Handicapping the Grocery Stores

  • By Brad Umansky on October 21, 2015
Photo designed by Emily Leyva

Photo designed by Emily Leyva

The grocery store category is experiencing a lot of change in Southern California’s Inland Empire market. In just the past few months, newcomers Aldi and Grocery Outlet have announced their first store openings meanwhile Haggen has failed miserably and Fresh & Easy continues to melt down.

As the owner of a retail brokerage that represents a lot of grocery-anchored shopping centers I’m watching the category very carefully. Here is how I would handicap the Inland Empire “grocery race”:

Smaller Format Grocer Concepts
Aldi LogoAldi: I believe they will be very successful. They have been extremely disciplined in their site selection favoring high quality centers close to Walmart AND they sell products at 20% less than Walmart. The stores are very “no frills” and while they won’t replace many grocers, they will syphon dollars away from others. Watch out for them.

Grocery Outlet: They are a very unique in that they sell many traditional items, but also a lot of products they acquire on a “close-out” basis. Their stores are well run and managed by individuals with substantial grocery experience AND that have a financial interest in the store’s success. There is definitely a place for them in the marketplace as they provide daily grocery needs but also the opportunity to acquire products at great prices that can’t be bought elsewhere.

Trader JoesTrader Joe’s: They have a lot of “leg” left in them. People are just addicted and they have a cult like following. In addition to traditional brands they carry a large number of items under the “Trader Joes” label. And, their smaller store format, smaller selection and minimal marketing enables them to keep their prices competitive. A personal favorite.

Sprouts: So long as they keep selecting the right locations, they should also be successful for the long haul. Great product selection at great prices. I hear the mark up on nutritional products is huge! They will keep running strong.

99 Cent Only Stores: I have always been a 99 fan. They have put store expansion on hold (or at least into slow motion) while they sort some things out, but they are based in SoCal and no one knows the one price game in our market better. I am a long term believer.

Mid to Large Size Grocer Concepts
Stater BrosStater Bros.: Fifteen years ago if you asked most industry experts which grocer was least likely to succeed between Stater Bros., Albertsons, Ralphs or Vons, Stater Bros. would have been the loser. Instead they are by far the winner, especially in the Inland Empire. They have great loyalty which stems from their leadership’s approach during the downturn which was to forego profits, feel their customer’s pain and grow market share. They are the traditional grocer winner!

Ralphs/Vons/Albertsons: The other traditional grocers continue to struggle, however, in middle to upper income Inland Empire markets with high barriers to entry, they will continue to win races.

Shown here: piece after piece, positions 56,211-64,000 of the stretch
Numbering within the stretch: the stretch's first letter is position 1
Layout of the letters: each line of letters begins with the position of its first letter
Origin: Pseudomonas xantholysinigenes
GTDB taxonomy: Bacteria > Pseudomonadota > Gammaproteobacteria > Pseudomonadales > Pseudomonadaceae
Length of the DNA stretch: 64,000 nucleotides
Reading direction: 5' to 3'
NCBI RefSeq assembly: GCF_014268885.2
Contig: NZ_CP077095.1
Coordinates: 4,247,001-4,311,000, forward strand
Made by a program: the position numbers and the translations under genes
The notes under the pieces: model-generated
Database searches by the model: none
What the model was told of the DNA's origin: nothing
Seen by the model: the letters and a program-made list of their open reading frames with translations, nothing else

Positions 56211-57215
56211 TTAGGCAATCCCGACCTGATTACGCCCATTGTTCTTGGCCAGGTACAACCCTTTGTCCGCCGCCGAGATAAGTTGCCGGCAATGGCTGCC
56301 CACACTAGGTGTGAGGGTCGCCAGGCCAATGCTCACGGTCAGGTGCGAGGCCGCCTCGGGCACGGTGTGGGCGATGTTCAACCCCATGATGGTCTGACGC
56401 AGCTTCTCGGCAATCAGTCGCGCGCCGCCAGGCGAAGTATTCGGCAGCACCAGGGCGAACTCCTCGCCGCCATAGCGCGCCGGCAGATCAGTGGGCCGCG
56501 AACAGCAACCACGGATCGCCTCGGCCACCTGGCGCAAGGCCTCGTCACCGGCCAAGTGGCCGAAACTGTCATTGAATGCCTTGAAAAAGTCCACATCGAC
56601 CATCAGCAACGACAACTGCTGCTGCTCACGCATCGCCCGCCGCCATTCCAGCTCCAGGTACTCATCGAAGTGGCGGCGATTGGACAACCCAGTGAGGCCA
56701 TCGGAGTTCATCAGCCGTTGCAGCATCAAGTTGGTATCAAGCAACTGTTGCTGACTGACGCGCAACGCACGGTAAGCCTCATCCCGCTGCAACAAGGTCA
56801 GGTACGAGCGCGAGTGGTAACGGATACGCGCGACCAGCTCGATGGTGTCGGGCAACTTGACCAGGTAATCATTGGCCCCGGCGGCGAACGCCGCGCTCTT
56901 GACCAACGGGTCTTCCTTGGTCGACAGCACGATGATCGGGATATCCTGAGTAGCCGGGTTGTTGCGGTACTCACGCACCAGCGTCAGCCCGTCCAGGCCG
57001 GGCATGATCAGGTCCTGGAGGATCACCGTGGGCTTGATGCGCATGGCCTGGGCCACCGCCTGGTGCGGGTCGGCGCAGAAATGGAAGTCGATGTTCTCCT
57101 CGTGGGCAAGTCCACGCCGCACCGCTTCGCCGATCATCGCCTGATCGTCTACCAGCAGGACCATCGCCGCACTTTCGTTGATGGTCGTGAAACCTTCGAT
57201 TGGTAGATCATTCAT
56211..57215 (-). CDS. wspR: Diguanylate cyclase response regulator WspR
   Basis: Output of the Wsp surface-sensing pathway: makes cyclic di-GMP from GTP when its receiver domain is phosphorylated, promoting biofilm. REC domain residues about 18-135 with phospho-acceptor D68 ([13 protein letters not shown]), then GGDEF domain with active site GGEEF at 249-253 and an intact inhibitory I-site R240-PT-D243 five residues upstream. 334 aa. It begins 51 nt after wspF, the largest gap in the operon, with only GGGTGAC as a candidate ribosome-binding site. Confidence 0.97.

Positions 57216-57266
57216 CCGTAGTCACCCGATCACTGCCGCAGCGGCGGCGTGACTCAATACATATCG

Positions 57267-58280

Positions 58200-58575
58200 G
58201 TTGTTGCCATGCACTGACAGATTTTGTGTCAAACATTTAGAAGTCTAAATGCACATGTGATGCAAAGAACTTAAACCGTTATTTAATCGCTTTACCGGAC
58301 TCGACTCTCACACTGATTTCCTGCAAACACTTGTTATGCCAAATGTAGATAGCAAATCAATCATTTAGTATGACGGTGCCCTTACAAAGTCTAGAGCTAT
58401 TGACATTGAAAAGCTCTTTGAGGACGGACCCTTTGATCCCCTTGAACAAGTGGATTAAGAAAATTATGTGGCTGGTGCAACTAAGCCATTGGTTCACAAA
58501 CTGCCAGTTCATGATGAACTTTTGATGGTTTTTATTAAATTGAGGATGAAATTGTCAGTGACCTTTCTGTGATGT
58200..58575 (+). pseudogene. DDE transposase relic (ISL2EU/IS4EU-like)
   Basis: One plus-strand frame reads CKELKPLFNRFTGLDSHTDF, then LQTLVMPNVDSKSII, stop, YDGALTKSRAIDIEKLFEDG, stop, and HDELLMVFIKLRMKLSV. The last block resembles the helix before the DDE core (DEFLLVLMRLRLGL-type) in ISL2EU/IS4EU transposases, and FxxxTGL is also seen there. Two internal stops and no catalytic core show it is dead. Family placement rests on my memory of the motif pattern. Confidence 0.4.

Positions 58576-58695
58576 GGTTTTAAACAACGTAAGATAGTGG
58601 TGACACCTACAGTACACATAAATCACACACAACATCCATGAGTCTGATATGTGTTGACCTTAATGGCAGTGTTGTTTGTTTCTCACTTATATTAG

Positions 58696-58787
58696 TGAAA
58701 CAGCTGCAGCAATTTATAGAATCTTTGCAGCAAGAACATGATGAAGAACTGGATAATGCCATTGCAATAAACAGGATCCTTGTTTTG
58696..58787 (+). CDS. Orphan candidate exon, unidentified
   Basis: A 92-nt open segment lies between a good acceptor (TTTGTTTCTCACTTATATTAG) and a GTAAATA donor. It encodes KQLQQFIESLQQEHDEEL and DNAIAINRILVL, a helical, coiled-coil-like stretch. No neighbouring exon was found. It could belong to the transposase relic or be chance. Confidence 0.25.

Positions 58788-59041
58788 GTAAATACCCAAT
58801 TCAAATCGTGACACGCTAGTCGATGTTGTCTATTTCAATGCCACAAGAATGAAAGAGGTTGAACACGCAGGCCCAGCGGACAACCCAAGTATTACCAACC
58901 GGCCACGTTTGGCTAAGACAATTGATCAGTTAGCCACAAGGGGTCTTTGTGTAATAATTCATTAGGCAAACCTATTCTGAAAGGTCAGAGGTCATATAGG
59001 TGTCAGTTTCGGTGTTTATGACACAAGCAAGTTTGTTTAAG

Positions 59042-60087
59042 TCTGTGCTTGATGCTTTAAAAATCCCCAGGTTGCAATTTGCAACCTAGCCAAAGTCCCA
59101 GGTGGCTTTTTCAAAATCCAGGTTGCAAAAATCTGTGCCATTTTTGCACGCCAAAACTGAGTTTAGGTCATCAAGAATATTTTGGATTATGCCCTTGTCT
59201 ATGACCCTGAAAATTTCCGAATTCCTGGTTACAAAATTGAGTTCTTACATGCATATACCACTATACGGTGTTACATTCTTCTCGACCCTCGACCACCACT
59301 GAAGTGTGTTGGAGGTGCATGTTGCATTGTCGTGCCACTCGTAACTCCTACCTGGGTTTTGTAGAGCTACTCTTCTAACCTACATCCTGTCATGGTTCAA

Food 4 Less: Ralphs sister store that caters to the more value oriented shopper continues to do well. Many of the Inland Empire stores have been remodeled which makes them much more enjoyable places to shop. I think they provide a great service to the marketplace and they should continue to be Kroger’s Inland Empire growth vehicle.

Smart & Final: The new Smart & Final and Smart & Final Extra stores are liked by many and their store expansion is careful and strategic. They are the pioneer of the warehouse concept and although many shoppers don’t buy all their groceries at Smart & Final, they could. They have gone from a store that you might frequent a few times a year to one where you can do your daily shopping. They recently went public and are holding strong and expanding.

Winco: Employee owned and operated. They expand very strategically and quietly. They are another player in the warehouse category that appeals to shoppers looking for value and they’re probably Food 4 Less’ biggest competitor. Should be a “steady” winner.

Walmart Neighborhood: The big “W” continues to grow their grocery only concept in the market. I wouldn’t bet against Walmart credit in the next 5 to 10 years. However, I believe most Walmart shoppers would prefer if the stores were a little more inviting. The stores offer great value and are in convenient locations. Like I said, it is hard to be against them.

Cardenas: The Inland Empire leader of the Hispanic grocery stores. They are based in Ontario, the Cardenas family lives in the trade area, and they know their customer extremely well. Their stores just keep getting more professional over the years and they are clearly the Hispanic market favorite.

The Strugglers

Haggen: I thought they would fail in many locations, but not so quickly. From the moment they announced the transaction it was apparent this was a Wall Street financial play where private equity thought they would make a quick buck by unloading these stores at record cap rates. The only problem is they actually had to operate the stores for at least a few years. They have been “put out to pasture”.

Fresh & Easy: This concept also never had “legs”. They overpaid for most of their real estate and had little rhyme or reason to how they chose sites. Then they set an expectation for an amazing concept and when they opened their doors we all said, “so what”. It just got worse from there with produce you could not touch, self-checkout, and a marginal merchandise mix. There is just no place for them in the market.

It will be interesting to see how the grocery category continues to evolve in the Inland Empire. One sure bet is that with the growing population the demand will increase so those grocers that understand their customer and provide good value and service will continue to succeed.